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JG Boswell: The Most Interesting Small Cap You Never Heard Of

JG Boswell: The Most Interesting Small Cap You Never Heard Of

JG Boswell Company (BWEL.PK) is perhaps the most interesting micro cap company you never heard of.  This $700 per share, $650m market cap, non-reporting pink sheet company is the largest cotton farmer in America and known as the worlds largest privately owned farm.  The farming operation consists of ~150,000 acres (550km2) in Kings and Kern Counties just north of Los Angeles.  Most of this acreage rests on top of the dry Tulare Lake bed.  The company is known for its cotton production, but it is also the nations second largest processing tomato grower and packer.  The company is profitable and pays a dividend, not that you would know unless you know one of the less then 300 shareholders.

The company’s past reads like a novel, literally.  A book entitled, The King of California: J.G. Boswell and the Making of a Secret American Empire, was written about its founder.  The company was started in 1921 by J.G. Boswell, and later run by J.G. Boswell II who is credited for the company’s growth from 1952-1984 (died 2009). The JG Boswell Company is a semi-private company that doesn’t post public financials.   Legally, the company doesn’t need to because it has less than 300 shareholders.  You will not find much public information on the company besides local articles or industry articles written about the founder.  No company website, no press releases, no public financials.  In spite of this or because of this lack of transparency, the company has a cult following of sorts.

The only way you can even get a glimpse of what the company does financially is to become a shareholder, and I’ve heard that even the audited financials are not very detailed or descriptive.  The company earned roughly $31 per share last year, continues to pay a dividend (2% yield), so I can’t say the company is cheap per se.  This said I view BWEL as a land play/water rights play. Underneath the dry lake bed where BWEL grows its crops is an aquifer that could supply up to 3 million residents. The speculation around the company is that the water rights alone are worth several billion dollars on top of the land holdings and crop earnings.

BWEL has less than 1 million shares outstanding, which make the stock very illiquid (Average Daily Volume: 200 shares per day).   Surprisingly, the stock does have some institutional ownership.  As a full time micro-small cap investor, BWEL doesn’t exactly fit the normal growth profile I look for, but it’s such an interesting company I’m almost forced to pay attention to it.  The only way to pay attention to it is to own it.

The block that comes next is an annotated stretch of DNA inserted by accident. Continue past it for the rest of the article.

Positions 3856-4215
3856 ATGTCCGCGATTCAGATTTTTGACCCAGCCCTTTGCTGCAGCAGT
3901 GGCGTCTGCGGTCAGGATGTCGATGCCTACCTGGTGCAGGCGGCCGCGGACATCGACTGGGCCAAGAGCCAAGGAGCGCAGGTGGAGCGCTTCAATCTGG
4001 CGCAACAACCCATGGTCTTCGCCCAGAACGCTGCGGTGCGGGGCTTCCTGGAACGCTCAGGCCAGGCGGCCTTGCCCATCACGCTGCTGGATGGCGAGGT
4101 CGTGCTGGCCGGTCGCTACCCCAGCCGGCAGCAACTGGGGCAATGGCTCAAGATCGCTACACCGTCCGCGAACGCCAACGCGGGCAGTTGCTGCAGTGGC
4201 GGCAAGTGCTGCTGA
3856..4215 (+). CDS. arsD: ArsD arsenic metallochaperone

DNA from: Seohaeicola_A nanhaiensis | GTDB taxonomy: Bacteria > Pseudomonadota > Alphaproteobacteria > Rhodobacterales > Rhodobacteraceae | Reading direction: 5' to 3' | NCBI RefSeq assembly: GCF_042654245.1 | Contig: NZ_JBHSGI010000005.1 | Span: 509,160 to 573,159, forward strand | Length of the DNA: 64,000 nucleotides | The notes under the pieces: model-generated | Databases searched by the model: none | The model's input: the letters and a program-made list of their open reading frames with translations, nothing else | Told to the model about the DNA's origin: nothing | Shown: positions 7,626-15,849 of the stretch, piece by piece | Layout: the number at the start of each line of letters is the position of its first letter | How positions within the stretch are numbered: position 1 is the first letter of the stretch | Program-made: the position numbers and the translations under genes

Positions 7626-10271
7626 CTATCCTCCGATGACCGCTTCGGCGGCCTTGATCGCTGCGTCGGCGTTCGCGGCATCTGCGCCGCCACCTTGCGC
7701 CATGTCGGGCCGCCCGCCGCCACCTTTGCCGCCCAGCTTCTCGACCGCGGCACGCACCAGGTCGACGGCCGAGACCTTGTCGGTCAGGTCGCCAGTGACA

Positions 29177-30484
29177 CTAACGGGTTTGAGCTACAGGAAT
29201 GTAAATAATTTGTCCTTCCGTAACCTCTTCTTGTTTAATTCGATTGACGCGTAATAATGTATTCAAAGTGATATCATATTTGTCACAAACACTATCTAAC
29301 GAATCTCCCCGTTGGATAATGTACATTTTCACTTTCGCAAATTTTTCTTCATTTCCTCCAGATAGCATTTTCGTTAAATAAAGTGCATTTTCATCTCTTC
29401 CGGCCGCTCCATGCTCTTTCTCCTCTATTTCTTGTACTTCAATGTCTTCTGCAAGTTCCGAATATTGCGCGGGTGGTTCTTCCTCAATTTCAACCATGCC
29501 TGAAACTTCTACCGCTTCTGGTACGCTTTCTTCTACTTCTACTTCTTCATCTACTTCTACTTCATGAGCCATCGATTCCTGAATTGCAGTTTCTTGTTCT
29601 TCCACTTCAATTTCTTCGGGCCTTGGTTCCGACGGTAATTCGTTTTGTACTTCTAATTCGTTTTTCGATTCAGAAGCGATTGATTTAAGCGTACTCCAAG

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About Ian Cassel

Founder of MicroCapClub, Ian is a full time private investor focusing on micro cap companies. He lost a lot of money early on in his investing career in micro caps, which motivated him to learn from losing. Now he loses less. Ian created MicroCapClub as a place for experienced micro cap investors to share and discuss ideas.

5 thoughts on “JG Boswell: The Most Interesting Small Cap You Never Heard Of

  1. Impressive Ian.

    Well done.

    I had never heard of the company before and I am from Southern California.

    Will be interesting to see what happens if a bunch of us go over looking to do some more due diligence.

    CL

  2. Received the annual report yesterday. The company did $48.05 vs. $31.37 in diluted EPS. They book around $540. The company holds their real estate at cost. They have been trying to develop two residential communities which would partially be their “investment property”, but I have a hunch they have a loss from those communities due to the housing market. Management did not leave any comments or discussion, and the dividend is still at $3.50. Revenues were up while most of the costs were flat to down. They do use futures contracts to hedge their cotton, and forward contracts to hedge currency risk with their Australian operations. The company is VERY low key towards investors, and I figure that is why they are trading on the pinks. I think BWEL is a great non traditional inflation play, but an even better play on real estate. Since they carry their real estate at cost, I figure their book value, especially with how farmland has appreciated, is not appropriately valued.

  3. Just found this thread, I’ve been following BWEL for a number of years and have read King of California. If I’m not mistaken, there’s been some oil drilling on their property, as some of it may be a part of the Monterey Shale deposit. JG Boswell died a few years back and his son, who inherited the CEO duties is like in his 70′s, doubt there is a succession plan beyond him. If I’m not mistaken, valuation on just the CA land is ~$7-$8k/acre and you get Aussie land, water rights and the operating Co for free. There’s been talk that the water will soon be worth more than the cotton they produce and if the Co is ever broken up, they would MLP water assets.

    One of those great stories that I was too foolish to hold on to, since bid/ask is $50 wide and trades 20 shares a day.

    Can’t really get info on this company from Mongolia, all ears if anyone does.

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